It is my pleasure to welcome you to the Massachusetts Major City Chiefs’ website. We are a group of police chiefs who have come together because of problems and issues that are common to all of us. Our membership is made up of Chiefs of Police, Commissioners or Superintendents of Police from a municipal subdivision of the Commonwealth of Massachusetts, the State Police, and Transit Police in the Commonwealth of Massachusetts. We service a population of no less than 40,000 persons and/or an authorized strength of at least 75 sworn officers. Furthermore, each member must possess a minimum requirement of a Bachelor’s Degree from an accredited university. Members who meet the foregoing requirements are voting members. We also have a number of associate, non-voting members representing the Executive Office of Public Safety and Security, the Office of the Attorney General of Massachusetts, several academic representatives and other ranking police officers from various Departments who do not meet the criteria as voting members. Today, we have thirty-two full time members and are growing as the population is shifting across the state.
We are an organization that grew out of informal meetings over lunch. Our first major topics of concern centered on crime, racial profiling and civil service disciplinary proceedings. From that humble beginning, then Boston Police Commissioner Paul Evans initiated a series of Police Executive seminars that addressed a variety of topics that are faced by police executives everyday. As this series of Executive Seminars was winding down, we joined with faculty from Northeastern University and Harvard University to assist us in getting to the next level. These meetings took place over a number of months and the Massachusetts Major City Chiefs began to take shape as an organization. The first formal meeting of our group, our initial meeting as a corporation within the State of Massachusetts, was held on October 22, 2003. Our first president was Chief Edward F. Davis, then of the Lowell Police Department and who today is Commissioner of the Boston Police Department.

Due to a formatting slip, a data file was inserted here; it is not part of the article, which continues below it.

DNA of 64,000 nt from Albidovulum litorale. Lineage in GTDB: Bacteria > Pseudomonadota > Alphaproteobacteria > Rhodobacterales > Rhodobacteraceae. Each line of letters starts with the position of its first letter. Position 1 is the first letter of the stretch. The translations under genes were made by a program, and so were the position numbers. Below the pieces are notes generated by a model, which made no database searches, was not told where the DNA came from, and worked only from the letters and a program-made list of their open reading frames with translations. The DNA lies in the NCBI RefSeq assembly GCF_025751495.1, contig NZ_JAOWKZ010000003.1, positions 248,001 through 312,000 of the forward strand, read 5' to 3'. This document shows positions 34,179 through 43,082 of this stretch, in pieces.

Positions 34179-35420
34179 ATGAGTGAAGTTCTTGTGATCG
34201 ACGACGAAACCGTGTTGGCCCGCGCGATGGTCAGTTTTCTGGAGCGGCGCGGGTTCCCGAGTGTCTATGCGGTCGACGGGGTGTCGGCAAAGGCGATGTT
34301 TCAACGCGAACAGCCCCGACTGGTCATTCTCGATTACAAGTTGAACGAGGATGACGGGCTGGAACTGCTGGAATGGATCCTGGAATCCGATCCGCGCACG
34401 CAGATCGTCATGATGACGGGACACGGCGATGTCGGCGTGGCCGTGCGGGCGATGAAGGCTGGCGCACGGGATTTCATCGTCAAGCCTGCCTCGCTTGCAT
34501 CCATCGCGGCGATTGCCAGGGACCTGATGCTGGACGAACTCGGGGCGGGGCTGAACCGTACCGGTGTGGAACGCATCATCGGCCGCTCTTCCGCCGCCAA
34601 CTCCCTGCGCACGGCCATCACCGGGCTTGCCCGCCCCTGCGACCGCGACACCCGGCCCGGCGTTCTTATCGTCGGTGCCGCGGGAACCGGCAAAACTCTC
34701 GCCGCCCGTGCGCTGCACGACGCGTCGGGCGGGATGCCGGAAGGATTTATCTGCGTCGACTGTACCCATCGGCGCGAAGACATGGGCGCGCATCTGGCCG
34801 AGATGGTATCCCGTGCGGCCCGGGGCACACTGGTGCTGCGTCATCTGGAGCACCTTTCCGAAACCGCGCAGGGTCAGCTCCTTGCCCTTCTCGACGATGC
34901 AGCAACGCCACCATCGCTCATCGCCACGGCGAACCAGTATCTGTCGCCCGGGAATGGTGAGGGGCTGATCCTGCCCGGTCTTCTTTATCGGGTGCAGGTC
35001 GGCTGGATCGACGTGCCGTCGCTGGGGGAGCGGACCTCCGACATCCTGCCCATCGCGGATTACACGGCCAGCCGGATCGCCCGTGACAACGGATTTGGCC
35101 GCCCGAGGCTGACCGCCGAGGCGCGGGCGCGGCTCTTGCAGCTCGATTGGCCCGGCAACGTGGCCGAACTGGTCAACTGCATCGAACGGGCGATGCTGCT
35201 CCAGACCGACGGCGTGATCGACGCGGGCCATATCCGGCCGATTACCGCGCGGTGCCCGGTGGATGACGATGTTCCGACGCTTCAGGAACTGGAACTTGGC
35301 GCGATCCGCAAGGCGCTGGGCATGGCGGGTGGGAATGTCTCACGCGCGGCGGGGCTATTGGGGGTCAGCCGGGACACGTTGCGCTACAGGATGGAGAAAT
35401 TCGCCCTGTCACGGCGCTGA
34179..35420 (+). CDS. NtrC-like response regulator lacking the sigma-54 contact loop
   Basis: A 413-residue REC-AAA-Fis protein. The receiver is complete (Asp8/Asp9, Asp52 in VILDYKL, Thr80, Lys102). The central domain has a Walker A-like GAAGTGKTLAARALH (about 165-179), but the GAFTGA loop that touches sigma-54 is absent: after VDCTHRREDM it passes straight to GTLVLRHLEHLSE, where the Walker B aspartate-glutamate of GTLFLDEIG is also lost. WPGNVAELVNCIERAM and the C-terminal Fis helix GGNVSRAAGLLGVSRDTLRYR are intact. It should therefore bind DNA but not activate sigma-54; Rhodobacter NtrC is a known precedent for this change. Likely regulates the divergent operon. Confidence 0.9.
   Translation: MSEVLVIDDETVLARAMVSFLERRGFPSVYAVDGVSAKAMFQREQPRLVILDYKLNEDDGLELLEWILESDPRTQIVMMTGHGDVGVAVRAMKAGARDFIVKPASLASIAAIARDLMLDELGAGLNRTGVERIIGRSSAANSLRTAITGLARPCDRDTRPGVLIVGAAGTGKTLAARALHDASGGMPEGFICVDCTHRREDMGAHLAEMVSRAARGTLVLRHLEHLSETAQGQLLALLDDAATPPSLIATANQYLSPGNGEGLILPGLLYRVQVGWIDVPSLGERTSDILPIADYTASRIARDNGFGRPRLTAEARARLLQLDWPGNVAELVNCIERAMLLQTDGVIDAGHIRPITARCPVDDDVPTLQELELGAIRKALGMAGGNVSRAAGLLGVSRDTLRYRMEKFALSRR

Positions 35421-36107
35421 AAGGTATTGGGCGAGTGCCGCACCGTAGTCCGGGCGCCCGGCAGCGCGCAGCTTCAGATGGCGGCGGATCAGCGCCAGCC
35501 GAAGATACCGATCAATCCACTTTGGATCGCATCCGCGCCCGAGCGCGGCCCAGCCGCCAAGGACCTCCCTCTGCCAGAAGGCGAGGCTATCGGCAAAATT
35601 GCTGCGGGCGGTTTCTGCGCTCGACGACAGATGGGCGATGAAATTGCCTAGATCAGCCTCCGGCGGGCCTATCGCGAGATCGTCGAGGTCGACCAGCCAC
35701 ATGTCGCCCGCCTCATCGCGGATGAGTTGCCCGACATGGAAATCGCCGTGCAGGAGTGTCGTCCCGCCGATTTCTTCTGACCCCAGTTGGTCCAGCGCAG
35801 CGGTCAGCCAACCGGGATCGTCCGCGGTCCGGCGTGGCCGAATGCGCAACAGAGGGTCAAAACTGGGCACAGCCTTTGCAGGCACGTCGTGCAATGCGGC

Part of our mission is to promote public safety in our communities and to provide the fair and effective administration of justice and professionalism of policing while assuring all people’s constitutional safeguards. Our members also provide leadership and support for issues such as continuing education and development of police officers, advocating for legislative actions, and to seek out research, information sharing and program assessment to establish best practices for progressive policing in Massachusetts.
Over the past several years, we have made a great strides carrying out our
mission. We have taken a leadership role in Massachusetts in areas such as racial profiling prevention, Emergency 911 legislation, the development of the next generation of law enforcement leaders, best practices of policing communities, and have publicized what we believe to be the best practices to reduce crime in our communities. We held a strategic planning session where we identified four critical areas we wanted to focus on. The results of this session are provided on this website.
Our organization has grown and will continue to develop this website. Our members are the type of people who will not be complacent and who have the will to do great things. We hope to engage all facets of the communities we serve, and the other segments of the Criminal Justice System, so that we can effect change, that produces a high quality of professional policing to our residents.
Chief Brian Kyes, President
Massachusetts Major City Chiefs